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Spotlight Report

Catholic Charities cancels golf fund-raiser

By Matt Carroll, Globe Staff, 8/24/2002

Catholic Charities, which this spring canceled its largest annual fund-raiser at the residence of Cardinal Bernard F. Law because of public outrage over Law's role in the sex abuse scandal, has now canceled a golf fund-raiser called the Cardinal's Cup and will rename it the Centennial Cup.

Maureen March, a spokeswoman for Catholic Charities, yesterday said the decision to cancel the golf tournament, which had been planned for next month, was driven primarily by the poor economy. But she acknowledged that the controversy surrounding Law's handling of sexually abusive priests played a role. Law, in past decades, transferred priests who were known molesters from parish to parish without notifying parishioners or law enforcement authorities.

''I'm not going to say it wasn't on people's minds,'' said March. ''It wouldn't be truthful to say it didn't play in at all. But it was one of many factors, and it was mostly the economy.'' She said the agency dropped plans for the 21-year-old tournament in July after it became clear that major corporate sponsors could not be found.

Last year the golf tournament raised $60,000 and had 112 golfers, she said. The fear was that the fund-raiser this year would lose money. The tournament will be revived next year under its new name, the Centennial Cup, which reflects the 100th anniversary of the founding of Catholic Charities.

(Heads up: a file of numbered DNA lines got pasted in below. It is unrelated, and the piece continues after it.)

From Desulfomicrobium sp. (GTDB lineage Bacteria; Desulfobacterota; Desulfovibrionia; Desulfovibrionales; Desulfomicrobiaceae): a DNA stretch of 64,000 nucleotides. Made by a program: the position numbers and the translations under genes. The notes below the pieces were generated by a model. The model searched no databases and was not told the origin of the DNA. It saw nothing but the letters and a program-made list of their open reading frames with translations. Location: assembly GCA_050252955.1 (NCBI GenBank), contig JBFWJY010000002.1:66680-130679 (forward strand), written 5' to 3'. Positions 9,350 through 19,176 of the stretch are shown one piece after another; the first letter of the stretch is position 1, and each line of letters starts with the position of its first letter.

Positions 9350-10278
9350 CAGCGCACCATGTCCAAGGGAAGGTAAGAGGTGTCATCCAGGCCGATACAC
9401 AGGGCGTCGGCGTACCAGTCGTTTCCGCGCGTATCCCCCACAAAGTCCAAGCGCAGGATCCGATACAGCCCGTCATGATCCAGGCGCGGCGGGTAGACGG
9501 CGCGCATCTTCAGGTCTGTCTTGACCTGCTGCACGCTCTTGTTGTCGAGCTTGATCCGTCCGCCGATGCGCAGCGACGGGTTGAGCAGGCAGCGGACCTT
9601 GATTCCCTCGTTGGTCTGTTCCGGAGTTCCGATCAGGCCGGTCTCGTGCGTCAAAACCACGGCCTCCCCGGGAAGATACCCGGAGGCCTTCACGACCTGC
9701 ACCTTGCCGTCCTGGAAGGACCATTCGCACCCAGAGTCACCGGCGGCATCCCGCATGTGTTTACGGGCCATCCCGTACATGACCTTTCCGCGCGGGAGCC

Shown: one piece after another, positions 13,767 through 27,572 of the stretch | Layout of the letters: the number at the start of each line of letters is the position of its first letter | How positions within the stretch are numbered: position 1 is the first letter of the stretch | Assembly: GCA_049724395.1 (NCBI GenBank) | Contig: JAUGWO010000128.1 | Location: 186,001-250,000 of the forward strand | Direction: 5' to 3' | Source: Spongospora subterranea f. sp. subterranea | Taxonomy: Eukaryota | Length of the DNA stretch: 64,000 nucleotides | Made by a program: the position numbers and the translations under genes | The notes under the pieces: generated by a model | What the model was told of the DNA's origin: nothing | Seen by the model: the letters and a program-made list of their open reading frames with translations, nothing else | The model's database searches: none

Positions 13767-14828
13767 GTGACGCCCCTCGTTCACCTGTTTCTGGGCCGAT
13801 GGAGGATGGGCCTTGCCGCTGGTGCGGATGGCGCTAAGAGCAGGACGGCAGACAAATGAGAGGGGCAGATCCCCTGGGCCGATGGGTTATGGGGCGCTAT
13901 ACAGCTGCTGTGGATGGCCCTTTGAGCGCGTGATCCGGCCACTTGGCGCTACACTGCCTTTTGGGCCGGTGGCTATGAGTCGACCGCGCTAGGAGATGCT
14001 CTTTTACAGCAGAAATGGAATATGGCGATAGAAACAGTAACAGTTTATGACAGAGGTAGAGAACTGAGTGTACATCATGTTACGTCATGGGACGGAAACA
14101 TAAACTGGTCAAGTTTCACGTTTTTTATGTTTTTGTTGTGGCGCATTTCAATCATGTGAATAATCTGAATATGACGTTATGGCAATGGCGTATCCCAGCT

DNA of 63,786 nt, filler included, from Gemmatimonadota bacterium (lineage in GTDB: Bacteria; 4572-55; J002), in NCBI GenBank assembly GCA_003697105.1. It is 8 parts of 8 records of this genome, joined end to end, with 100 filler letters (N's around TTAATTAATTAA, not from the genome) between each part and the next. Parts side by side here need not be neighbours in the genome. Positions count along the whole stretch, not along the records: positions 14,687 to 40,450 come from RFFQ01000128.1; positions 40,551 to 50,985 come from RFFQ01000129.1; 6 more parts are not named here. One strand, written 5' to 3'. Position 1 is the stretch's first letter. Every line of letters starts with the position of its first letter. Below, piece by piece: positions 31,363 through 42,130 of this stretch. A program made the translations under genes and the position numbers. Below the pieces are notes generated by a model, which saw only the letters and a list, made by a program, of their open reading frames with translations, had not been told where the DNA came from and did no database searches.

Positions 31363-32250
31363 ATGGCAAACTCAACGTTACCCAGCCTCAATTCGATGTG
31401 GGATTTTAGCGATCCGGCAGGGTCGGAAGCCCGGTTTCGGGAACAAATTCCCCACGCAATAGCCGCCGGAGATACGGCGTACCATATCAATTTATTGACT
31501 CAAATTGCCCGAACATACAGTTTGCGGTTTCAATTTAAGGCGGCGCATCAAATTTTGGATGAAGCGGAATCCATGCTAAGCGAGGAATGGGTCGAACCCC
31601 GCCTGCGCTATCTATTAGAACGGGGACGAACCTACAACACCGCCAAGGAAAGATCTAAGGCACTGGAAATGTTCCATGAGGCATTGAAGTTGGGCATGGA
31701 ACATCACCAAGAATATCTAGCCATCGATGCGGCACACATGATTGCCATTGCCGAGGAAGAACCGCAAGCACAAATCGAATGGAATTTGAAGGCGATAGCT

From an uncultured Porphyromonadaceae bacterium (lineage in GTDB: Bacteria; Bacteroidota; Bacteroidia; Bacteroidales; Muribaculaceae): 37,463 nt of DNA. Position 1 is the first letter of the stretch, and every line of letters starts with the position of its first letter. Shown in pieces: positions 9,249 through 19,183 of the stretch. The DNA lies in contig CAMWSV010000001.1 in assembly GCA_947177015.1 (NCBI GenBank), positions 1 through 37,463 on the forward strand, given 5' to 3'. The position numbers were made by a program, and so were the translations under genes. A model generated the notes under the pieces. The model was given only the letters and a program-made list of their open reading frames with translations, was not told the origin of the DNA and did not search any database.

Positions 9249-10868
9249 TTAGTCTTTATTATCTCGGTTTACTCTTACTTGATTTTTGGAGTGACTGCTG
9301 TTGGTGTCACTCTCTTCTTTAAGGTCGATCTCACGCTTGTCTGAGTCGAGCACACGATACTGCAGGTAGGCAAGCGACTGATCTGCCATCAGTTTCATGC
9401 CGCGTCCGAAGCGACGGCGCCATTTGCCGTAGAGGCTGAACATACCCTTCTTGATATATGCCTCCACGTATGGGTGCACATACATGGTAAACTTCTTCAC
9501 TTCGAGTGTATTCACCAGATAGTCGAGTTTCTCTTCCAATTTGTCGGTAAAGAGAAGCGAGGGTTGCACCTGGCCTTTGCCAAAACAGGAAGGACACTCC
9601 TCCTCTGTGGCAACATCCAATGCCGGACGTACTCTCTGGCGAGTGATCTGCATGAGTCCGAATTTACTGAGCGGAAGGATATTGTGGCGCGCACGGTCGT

She said the name change for the tournament had been contemplated before the scandal broke in January as part of the agency's effort to make people understand their donations go to the agency and not the archdiocese.

Catholic Charities has suffered financially because of the scandal.

Its annual garden party at the cardinal's residence had been its biggest single fund-raiser and had been a highlight on the social calendar for many of the city's wealthiest patrons. Last year it raised $1.2 million.

But the party had to be canceled because of the anger over Law's handling of the scandal. Instead a ''virtual garden party,'' with donations sought by mail, was held. That raised about $700,000, March said.

Catholic Charities provides services to 170,000 poor people, including homeless shelters, drug and alcohol abuse counseling, and adoption services.

Matt Carroll can be e-mailed at

This story ran on page B2 of the Boston Globe on 8/24/2002.
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